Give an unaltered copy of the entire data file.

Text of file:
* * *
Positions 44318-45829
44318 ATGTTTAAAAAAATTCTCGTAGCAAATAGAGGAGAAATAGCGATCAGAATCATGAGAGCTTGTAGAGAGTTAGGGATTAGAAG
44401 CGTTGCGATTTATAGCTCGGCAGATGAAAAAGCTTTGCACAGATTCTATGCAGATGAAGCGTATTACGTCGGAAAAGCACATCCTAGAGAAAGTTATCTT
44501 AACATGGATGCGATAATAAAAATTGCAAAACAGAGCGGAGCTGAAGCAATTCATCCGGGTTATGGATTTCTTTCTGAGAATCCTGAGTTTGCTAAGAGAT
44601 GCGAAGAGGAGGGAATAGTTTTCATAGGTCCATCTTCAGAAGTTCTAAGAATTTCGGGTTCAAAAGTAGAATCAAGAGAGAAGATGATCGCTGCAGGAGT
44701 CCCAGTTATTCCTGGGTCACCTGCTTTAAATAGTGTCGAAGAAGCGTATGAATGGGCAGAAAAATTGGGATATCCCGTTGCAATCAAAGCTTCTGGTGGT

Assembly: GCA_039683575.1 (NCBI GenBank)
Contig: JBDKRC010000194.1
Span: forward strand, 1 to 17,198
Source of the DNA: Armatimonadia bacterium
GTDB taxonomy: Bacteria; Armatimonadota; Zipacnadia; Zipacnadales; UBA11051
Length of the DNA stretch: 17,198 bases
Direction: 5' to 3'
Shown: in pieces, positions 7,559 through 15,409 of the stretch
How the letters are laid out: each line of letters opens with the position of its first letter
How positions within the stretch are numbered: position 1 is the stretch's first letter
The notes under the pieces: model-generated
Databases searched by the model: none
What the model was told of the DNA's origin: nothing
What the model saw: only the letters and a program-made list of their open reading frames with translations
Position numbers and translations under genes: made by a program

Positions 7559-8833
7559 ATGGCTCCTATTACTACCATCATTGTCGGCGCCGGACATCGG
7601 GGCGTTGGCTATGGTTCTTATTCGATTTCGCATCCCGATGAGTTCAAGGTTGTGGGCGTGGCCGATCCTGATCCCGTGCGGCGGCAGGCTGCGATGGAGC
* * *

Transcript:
Positions 44318-45829
44318 ATGTTTAAAAAAATTCTCGTAGCAAATAGAGGAGAAATAGCGATCAGAATCATGAGAGCTTGTAGAGAGTTAGGGATTAGAAG
44401 CGTTGCGATTTATAGCTCGGCAGATGAAAAAGCTTTGCACAGATTCTATGCAGATGAAGCGTATTACGTCGGAAAAGCACATCCTAGAGAAAGTTATCTT
44501 AACATGGATGCGATAATAAAAATTGCAAAACAGAGCGGAGCTGAAGCAATTCATCCGGGTTATGGATTTCTTTCTGAGAATCCTGAGTTTGCTAAGAGAT
44601 GCGAAGAGGAGGGAATAGTTTTCATAGGTCCATCTTCAGAAGTTCTAAGAATTTCGGGTTCAAAAGTAGAATCAAGAGAGAAGATGATCGCTGCAGGAGT
44701 CCCAGTTATTCCTGGGTCACCTGCTTTAAATAGTGTCGAAGAAGCGTATGAATGGGCAGAAAAATTGGGATATCCCGTTGCAATCAAAGCTTCTGGTGGT

Assembly: GCA_039683575.1 (NCBI GenBank)
Contig: JBDKRC010000194.1
Span: forward strand, 1 to 17,198
Source of the DNA: Armatimonadia bacterium
GTDB taxonomy: Bacteria; Armatimonadota; Zipacnadia; Zipacnadales; UBA11051
Length of the DNA stretch: 17,198 bases
Direction: 5' to 3'
Shown: in pieces, positions 7,559 through 15,409 of the stretch
How the letters are laid out: each line of letters opens with the position of its first letter
How positions within the stretch are numbered: position 1 is the stretch's first letter
The notes under the pieces: model-generated
Databases searched by the model: none
What the model was told of the DNA's origin: nothing
What the model saw: only the letters and a program-made list of their open reading frames with translations
Position numbers and translations under genes: made by a program

Positions 7559-8833
7559 ATGGCTCCTATTACTACCATCATTGTCGGCGCCGGACATCGG
7601 GGCGTTGGCTATGGTTCTTATTCGATTTCGCATCCCGATGAGTTCAAGGTTGTGGGCGTGGCCGATCCTGATCCCGTGCGGCGGCAGGCTGCGATGGAGC